Friday, May 22, 2009

A Prickly Secret

Penned in a boxcar, wanting to run, I am a horse ready to ride.
The door opens, but this is the wrong master.
I cannot run from this secret tether.

I know these hands, but tonight they are coarse, like burlap,
Prodding at the blanket ... why does he do that?
Wrinkles hide the darkest shadows.

He looks at me with eyes that don't belong to me.
I want to see what shouldn't be happening.
He shrouds his intent.

A tongue pushes against my teeth, searching.
This new fire makes my bedroom air feel like needles in frost,
Like a prickly secret.

A pinch, and the dull relief shows the pain was pleasure.
Startled, red eyes tear up with confusion.
"Let's not tell Mom."

I am a bad girl ... I am a soon woman,
My mind bellows when my mouth won't speak.
Is there any difference?


campbelk said...

Oh my gosh Chloe.. What definitely struck me was "Let's not tell Mom". Wow, at first I thought your were describing what the "typical" setting of the painting transpired. Which is a forbidden relationship. The way you translated it as a Dad's inappropriate sexual relationship with his own daughter is very brave. I encourage you to continue to push the boundaries on our next blogs.

Kara Caviness said...

I agree with the other comment. My stomach actually went sour when I read those words. I could feel the confusion , the shame, and lastly the fear. I enjoyed the way you took me through the scene with you, even though the scene was not so pretty. I think I may have a nightmare tonight!

Jordan Dee said...

There is so much emotion in this poem. You did such a good job at creating a setting. If I had not seen the painting you clearly painted a new one in my mind. You also showed an extensive vocabulary which I think made the poem that much better. Well done!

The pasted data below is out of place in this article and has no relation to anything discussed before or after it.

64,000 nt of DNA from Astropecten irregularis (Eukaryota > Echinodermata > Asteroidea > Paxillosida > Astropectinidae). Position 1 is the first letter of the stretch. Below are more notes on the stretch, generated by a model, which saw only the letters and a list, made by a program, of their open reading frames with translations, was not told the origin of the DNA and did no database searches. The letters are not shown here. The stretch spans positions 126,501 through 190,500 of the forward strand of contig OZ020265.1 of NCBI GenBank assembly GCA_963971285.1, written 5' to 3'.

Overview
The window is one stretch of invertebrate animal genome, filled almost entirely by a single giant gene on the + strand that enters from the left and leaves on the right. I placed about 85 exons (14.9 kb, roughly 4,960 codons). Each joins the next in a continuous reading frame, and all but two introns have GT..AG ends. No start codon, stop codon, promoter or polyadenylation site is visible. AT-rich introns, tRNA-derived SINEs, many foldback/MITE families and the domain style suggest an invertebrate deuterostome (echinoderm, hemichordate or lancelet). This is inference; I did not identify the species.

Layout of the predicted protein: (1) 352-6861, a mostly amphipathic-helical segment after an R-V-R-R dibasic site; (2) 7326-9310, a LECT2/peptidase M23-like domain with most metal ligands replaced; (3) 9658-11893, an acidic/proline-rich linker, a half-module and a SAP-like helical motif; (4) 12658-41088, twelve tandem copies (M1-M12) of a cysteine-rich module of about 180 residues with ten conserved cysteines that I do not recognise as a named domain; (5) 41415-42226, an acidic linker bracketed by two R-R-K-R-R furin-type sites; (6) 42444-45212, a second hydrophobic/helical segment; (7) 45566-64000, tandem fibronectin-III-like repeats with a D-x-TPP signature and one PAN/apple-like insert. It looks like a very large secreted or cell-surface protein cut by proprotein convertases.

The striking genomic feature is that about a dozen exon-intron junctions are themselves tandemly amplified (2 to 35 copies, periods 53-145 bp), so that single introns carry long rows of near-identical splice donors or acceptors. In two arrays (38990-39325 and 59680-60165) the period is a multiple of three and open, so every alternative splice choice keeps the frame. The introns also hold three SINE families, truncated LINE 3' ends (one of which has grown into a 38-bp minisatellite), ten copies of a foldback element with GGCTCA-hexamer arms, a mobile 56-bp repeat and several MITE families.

sallylynn said...

Chloe ~

Wow. This poem does terrific work with strong, vivid language to create tension -- the initial metaphor of the horse trapped and itching to run sets the tone and provides the reader with a bit of the desperation that is to come. You strengthen the poem further with the move toward sensory details rooted in tactile sensation -- the burlap, the "prickly secret," the needles, the pinch. Those details that keep us from seeing anything, but rather ask us to feel all these frightening, rough, painful sensations are really effective in creating and enforcing the unwanted experience. Your final stanza, with the "bellowing" mind and the silent mouth, then, is more powerful, because we haven't "heard" much throughout the poem -- it's been very silent. You also develop a lot of tension by choosing carefully what is revealed and what is held back, and at what pace.

Keep thinking about how you might sustain the metaphor of the horse throughout the poem -- the burlap, with its connotations of farm and stable, does a good job of continuing the metaphor, which makes the experience of the poem richer and more powerful. Think, too, about where you might break lines to create more tension -- we'll be talking about this pretty soon in the class.

Great work, Chloe -- a powerful poem.